Each year, International Women’s Day is a chance to celebrate the social, economic, cultural, and political achievements of women. But March 8 is more than just a day for celebration; it’s a day for action. It’s another opportunity to call for accelerating gender equality.
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2020 marked the 100th anniversary of the 19th Amendment. Yet, according to a 2020 World Economic Forum report, it will be another 257 years before we close the gender gap in economic opportunity and participation across the globe. So, fittingly, the 2021 theme is “Choose to Challenge.” Choose to challenge and call out gender bias and inequality. Choose to challenge the typical notions of what leadership looks like in the workplace. Choose to challenge the status quo.
BAYADA wanted to dive into what choosing to challenge would look like in the workplace. We talked to Megan Trice, MBA, who co-founded Loom, a strategic consultancy that weaves together purpose and profit—which aligns with BAYADA's mission quite well. She believes in a future where humanity and profitability can enhance one another, and she intends to cultivate the leaders tomorrow requires.
“I think the events of the last year have made it abundantly clear that we can no longer see the world as we wish it was—we need to see it as it is and choose to make it better.”
So, what does choosing to make it better look like?
Don’t be afraid to advocate for yourself
“One of the things I emphasize in my negotiation training and with my clients is that asking isn’t selfish,” Megan says. “Unfortunately, many of us have been trained that it’s wrong to ask, but as Beyoncé says, ‘Power is not given to you. You have to take it.’ Getting comfortable with advocating for yourself and asking is like a muscle. The more you practice, the stronger it gets. Start by taking small steps and advocating for yourself in safe environments, and work at it from there. Practice makes progress.”
Negotiate for what you believe in
Negotiations can be frustrating for women. Studies have found that women can be perceived differently when using the same tactics as men. Rather than getting dismayed, embrace the fact that women are conditioned to be unselfish—use it to your advantage! Negotiations research has shown that women negotiate more effectively when it’s for something greater than themselves.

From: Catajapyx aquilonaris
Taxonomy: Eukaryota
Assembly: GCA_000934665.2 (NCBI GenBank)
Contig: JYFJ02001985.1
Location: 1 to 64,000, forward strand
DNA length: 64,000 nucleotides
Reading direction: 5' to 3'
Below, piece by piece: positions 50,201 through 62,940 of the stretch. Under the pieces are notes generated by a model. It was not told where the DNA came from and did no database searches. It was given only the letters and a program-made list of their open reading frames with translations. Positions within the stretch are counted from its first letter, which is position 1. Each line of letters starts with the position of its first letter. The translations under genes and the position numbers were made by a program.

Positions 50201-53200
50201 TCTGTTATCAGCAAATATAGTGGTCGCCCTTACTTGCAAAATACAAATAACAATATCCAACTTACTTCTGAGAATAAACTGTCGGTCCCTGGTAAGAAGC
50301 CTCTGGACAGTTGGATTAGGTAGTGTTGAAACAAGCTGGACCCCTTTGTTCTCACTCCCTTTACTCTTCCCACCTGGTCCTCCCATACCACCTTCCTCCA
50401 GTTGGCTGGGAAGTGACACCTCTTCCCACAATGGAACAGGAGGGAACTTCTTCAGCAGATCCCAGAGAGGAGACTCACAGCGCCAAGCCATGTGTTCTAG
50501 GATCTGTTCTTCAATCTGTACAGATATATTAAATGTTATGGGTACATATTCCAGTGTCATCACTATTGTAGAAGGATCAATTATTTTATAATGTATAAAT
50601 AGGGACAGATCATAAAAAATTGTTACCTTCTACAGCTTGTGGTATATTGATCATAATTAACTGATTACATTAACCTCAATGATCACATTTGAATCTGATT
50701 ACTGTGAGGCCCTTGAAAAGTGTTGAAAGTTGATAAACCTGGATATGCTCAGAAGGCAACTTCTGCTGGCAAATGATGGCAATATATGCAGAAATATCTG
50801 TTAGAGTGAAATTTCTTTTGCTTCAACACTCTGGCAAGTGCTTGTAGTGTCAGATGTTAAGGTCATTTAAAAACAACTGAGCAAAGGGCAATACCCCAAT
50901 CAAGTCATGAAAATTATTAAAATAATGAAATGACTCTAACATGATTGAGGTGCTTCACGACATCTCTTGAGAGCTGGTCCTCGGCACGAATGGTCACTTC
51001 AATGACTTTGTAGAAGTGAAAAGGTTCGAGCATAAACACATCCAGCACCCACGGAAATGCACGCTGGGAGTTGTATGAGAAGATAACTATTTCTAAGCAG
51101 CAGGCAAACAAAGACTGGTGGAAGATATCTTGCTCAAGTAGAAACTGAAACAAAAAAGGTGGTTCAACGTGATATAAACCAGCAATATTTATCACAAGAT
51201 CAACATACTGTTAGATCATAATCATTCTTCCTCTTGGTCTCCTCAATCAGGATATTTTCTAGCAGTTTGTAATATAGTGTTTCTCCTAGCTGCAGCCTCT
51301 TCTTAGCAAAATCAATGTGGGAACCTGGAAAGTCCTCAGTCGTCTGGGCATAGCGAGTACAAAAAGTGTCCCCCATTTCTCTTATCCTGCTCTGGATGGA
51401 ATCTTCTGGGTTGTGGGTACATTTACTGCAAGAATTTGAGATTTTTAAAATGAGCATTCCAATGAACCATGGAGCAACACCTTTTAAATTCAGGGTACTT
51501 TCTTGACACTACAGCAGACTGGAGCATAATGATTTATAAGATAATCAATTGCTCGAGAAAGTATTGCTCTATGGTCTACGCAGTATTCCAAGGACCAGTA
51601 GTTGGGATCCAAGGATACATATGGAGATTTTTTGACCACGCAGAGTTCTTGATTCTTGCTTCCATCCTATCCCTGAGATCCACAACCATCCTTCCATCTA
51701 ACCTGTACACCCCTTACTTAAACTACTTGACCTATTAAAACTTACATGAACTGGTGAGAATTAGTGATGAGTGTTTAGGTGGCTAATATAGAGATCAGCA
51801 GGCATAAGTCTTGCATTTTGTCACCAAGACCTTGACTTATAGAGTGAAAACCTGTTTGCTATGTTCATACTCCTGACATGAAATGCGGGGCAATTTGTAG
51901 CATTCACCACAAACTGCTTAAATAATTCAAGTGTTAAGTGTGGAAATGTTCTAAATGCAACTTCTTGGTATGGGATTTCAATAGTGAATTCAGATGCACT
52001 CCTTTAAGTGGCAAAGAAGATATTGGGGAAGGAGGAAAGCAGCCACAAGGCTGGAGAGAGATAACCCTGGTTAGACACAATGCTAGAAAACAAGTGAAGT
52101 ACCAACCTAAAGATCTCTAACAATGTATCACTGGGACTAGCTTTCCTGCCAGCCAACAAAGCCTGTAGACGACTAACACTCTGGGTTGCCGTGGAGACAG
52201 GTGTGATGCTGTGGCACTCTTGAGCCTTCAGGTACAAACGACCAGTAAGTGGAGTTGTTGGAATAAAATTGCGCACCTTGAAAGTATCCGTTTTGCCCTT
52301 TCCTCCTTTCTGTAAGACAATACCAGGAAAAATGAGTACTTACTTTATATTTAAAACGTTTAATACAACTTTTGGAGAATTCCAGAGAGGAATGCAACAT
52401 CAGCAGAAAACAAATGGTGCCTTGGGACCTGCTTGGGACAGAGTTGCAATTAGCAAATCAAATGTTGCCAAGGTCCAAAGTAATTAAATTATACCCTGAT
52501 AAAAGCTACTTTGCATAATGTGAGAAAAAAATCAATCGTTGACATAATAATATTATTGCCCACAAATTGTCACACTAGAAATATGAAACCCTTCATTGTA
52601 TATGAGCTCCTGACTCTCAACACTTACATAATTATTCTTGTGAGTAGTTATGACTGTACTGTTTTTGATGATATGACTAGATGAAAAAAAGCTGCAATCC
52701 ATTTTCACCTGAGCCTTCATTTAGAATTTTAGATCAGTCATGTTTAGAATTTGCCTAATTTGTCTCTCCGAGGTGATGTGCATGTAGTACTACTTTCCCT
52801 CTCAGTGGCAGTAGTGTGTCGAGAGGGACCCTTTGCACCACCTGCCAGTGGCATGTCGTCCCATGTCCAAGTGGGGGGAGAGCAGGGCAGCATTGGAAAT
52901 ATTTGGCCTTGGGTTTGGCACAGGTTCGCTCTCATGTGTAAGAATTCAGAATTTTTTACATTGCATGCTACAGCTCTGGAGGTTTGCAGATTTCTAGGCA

“Every woman should ask herself these questions—what is the real outcome you want from this negotiation? Don’t stop at the first number or thing that pops into your head. Keep digging until you can see how this outcome will impact not just you, but your family, your friends, your company, your community, etc.”
Megan continues, “Then ask yourself how you can use that motivation to reframe the ask in the negotiation. Practice advocating for yourself and for the greater benefit you’re seeking to achieve.”
How men can be better allies
Too often people view themselves as sitting across the table from one another, negotiating against each other's interests. But that approach is bathed in a scarcity mindset. When it comes to gender equity, no one has to lose.
Megan advises that we think of ourselves as sitting on the same side of the table, looking at and trying to solve the problem of gender equality in the workplace together.
“It has to be a collaborative approach,” she says, “but it also requires a level of vulnerability and self-awareness—a willingness for individuals to admit where they need to challenge their assumptions and ways of working”
But truly, what being an ally is—whether you’re male, female, or gender non-conforming—the work is to listen—to actively listen—and to learn.
“As a society, we place a lot of value on being able to guide the conversation and place little value on being able to tune in and listen deeply. Listening is not just about exposure to more voices; it’s about the work it takes to synthesize that information, uncover meaning, and discover new ways of being in the world.”
Kate Murphy, author of “You’re Not Listening: What You’re Missing and Why it Matters” shares fascinating research in her book from neuroscientist, Uri Hasson. Those findings suggest “who we listen to shapes how we think and react. Our brains not only sync up the moment someone tells us something, the resulting understanding and connection influences how we process subsequent information.”
That’s why it’s so important that you’re listening to a broad range of voices—it will make you a better leader and a better ally in the workplace and beyond.
This International Women's Day, #choosetochallenge.
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